Peasant stew. Fit for a king and royally good:
This month second graders all across America are reading as many books as they can that have been awarded the Caldecott Honor. One of my favorite Caldecott books is Stone Soup by Marcia Brown. The book is about three hungry soldiers who convince (or trick) a town of peasants to make soup from stones (and other on-hand, but hidden, ingredients). The effort culminates in a soup that the peasants declare is “fit for a king.” While we are not making soup from stones, the ability to make a simple yet hearty soup with on-hand ingredients (and a few seasonal vegetables which I consider under-used but easily obtainable) is the inspiration for this week’s simple pleasure, my garbure.
I love the food from the Basque region of France. Yes, “some” of it is a little heavy given the use of duck, geese and all of that foie gras and sausage; however, the food is comforting, simple, and delicious. Garbure is a country vegetable stew or soup from Bearn. It is referred to as “peasant stew” because it uses ingredients that the working class easily had available to them and, when combined, make a hearty meal.
The contents of garbure vary but usually include turnips, cabbage, potatoes, beans, and/or sausage or bacon. Traditionally, a confit goose leg is added to each bowl of soup, and the soup is poured over it. Sometimes the soup is puréed. Often garlic croutons top the soup or thin slices of bread are added to it.
The soup is served with a regional red wine and ends with faire la goudale. La goudale is when the meats and vegetables in the soup have been consumed and the remaining broth is distributed amongst the guests to which they add some red wine, toast one another, and drink the broth-wine mixture from their bowls. Nothing goes to waste.
My garbure is easy to make and I modified it to make it accessible for all us not living in Bearn. This version is vegetarian and contains no confit goose leg or any meat. Rather, it takes advantage of the things in your market right now (such as cabbage, kohlrabi, turnips, and kale) and things easily on-hand (such as beans, onions, potatoes, and carrots). You can use canned beans, but fresh beans or rehydrated beans do taste better. There is no need to buy stock because you create a vegetable stock the same time you are cooking the ingredients. The kale, turnip greens, and cabbage give this otherwise white soup a burst of color and added health benefits. Instead of using meat, the chestnuts give this soup an added meaty-type depth.
Feel free to modify the quantities to your choosing. For example, if your family really likes kale, add some more. If you do not like potatoes, omit them or use less. The whole point of this soup is to use what is available to you. This garbure is a great “go to” dinner that you can make in a pinch or have on hand because the soup can be made in advance and it stores well in the freezer. However, when you reheat it, you will need to add more water to thin it out and adjust the seasoning.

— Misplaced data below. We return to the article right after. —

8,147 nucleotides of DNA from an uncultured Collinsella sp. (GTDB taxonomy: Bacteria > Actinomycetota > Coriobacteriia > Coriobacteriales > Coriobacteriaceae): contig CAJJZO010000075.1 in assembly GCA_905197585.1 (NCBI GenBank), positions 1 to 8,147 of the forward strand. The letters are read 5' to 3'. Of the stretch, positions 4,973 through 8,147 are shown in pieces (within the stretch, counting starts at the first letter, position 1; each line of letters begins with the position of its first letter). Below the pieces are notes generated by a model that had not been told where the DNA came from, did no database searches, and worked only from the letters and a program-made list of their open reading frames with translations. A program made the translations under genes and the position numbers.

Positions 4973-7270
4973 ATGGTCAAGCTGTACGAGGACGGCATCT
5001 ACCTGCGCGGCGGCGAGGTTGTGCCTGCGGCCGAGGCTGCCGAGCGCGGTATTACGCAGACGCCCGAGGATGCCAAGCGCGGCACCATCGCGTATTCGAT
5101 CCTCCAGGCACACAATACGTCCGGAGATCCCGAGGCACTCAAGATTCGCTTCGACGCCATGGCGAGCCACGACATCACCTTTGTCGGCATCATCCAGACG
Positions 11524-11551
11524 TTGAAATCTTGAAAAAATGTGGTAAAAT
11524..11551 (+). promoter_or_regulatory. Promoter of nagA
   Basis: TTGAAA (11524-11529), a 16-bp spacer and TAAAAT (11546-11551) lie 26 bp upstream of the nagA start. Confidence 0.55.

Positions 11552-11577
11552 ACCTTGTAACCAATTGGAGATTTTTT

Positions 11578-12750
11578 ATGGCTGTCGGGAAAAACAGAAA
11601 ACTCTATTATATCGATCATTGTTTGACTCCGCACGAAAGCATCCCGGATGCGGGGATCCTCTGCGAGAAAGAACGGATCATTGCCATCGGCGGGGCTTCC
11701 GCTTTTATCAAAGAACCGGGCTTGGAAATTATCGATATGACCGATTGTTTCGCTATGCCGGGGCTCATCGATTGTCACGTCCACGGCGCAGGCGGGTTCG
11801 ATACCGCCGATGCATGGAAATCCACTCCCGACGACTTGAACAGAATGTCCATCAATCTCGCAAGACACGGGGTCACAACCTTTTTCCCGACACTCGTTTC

Cook like a peasant. Eat like a king. La goudale is optional.
Je vous souhaite un bon appétit !
serves 6 to 8
what you need:
1 tablespoon unsalted butter
2 garlic cloves, minced
½ cup sliced leek, white part only
1 cup diced onion
3 medium carrots, diced
1 cup diced celery
1 cup diced kohlrabi
1 cup diced Tokyo turnips (greens reserved)
¼ cup dry white wine
6 ounces diced potatoes
1 cup rehydrated or canned Cannellini beans
7 cups water (and as needed)
1 bouquet garni (fresh Italian parsley, thyme, and 1 bay leaf)
4 teaspoons kosher salt
½ teaspoon freshly ground black pepper
½ cup diced steamed or roasted chestnuts
2 handfuls shredded Tuscan kale, ribs removed
2 handfuls shredded savoy cabbage, ribs removed
1 handful shredded turnip greens
kosher salt (to taste)
freshly ground pepper (to taste)
3 cups cubed French bread, toasted with unsalted butter, salt and garlic (optional)
- Croutons (optional). Dice French bread into 1” cubes and place in a large bowl. Add 1-2 tablespoons of olive oil, sprinkle with kosher salt, and add 1-2 finely minced garlic cloves. Toss the bread in the oil, salt, and garlic. Place coated cubes on a baking sheet lined with parchment paper. Bake in an oven preheated to 350 degrees Fahrenheit until cubes are golden brown. Set aside. Croutons can be made in advance.
- Rehydrate Beans. Place beans in a large saucepan or stockpot. Cover with cold water (4 inches above the beans). Soak overnight. Rinse and drain. Alternatively, if you are in a hurry, bring the beans to a boil, remove from heat, and cover with the lid. Let beans steam for 20 minutes. Drain and proceed with recipe.
- Sweat. Heat a large dutch oven or stockpot over a medium flame. Add butter and melt. Add garlic to melted butter. Once garlic is fragrant, add leeks and onions. When leeks and onions are tender (do not brown them) add carrots, celery, turnips, and kohlrabi.
- Deglaze. When vegetables are tender, add wine. Reduce au sec.
- Simmer. Add potatoes, beans, water, salt, and bouquet garni. Bring to a boil and reduce the flame to low. Simmer until the potatoes and beans are soft (but still hold their shape) and the flavors have developed (about 1-2 hours).
- Add Greens. Add kale, cabbage and turnip greens. Cook for about 20 minutes until tender (but do not cook longer).
- Adjust Seasoning. Add salt and pepper to taste.
- Serve. Pour soup into a large tureen or individual soup bowls while hot. Add croutons as desired.
- Store. Can be stored in refrigerator (or frozen). When reheated, you will need to add more more because the potatoes and beans will absorb the water.
food for thought
“Many thanks for what you have taught us,” the peasants said to the soldiers. “We shall never go hungry, now that we know how to make soup from stones.”
“Oh, it it’s all in knowing how,” said the soldiers[.]
by Marcia Brown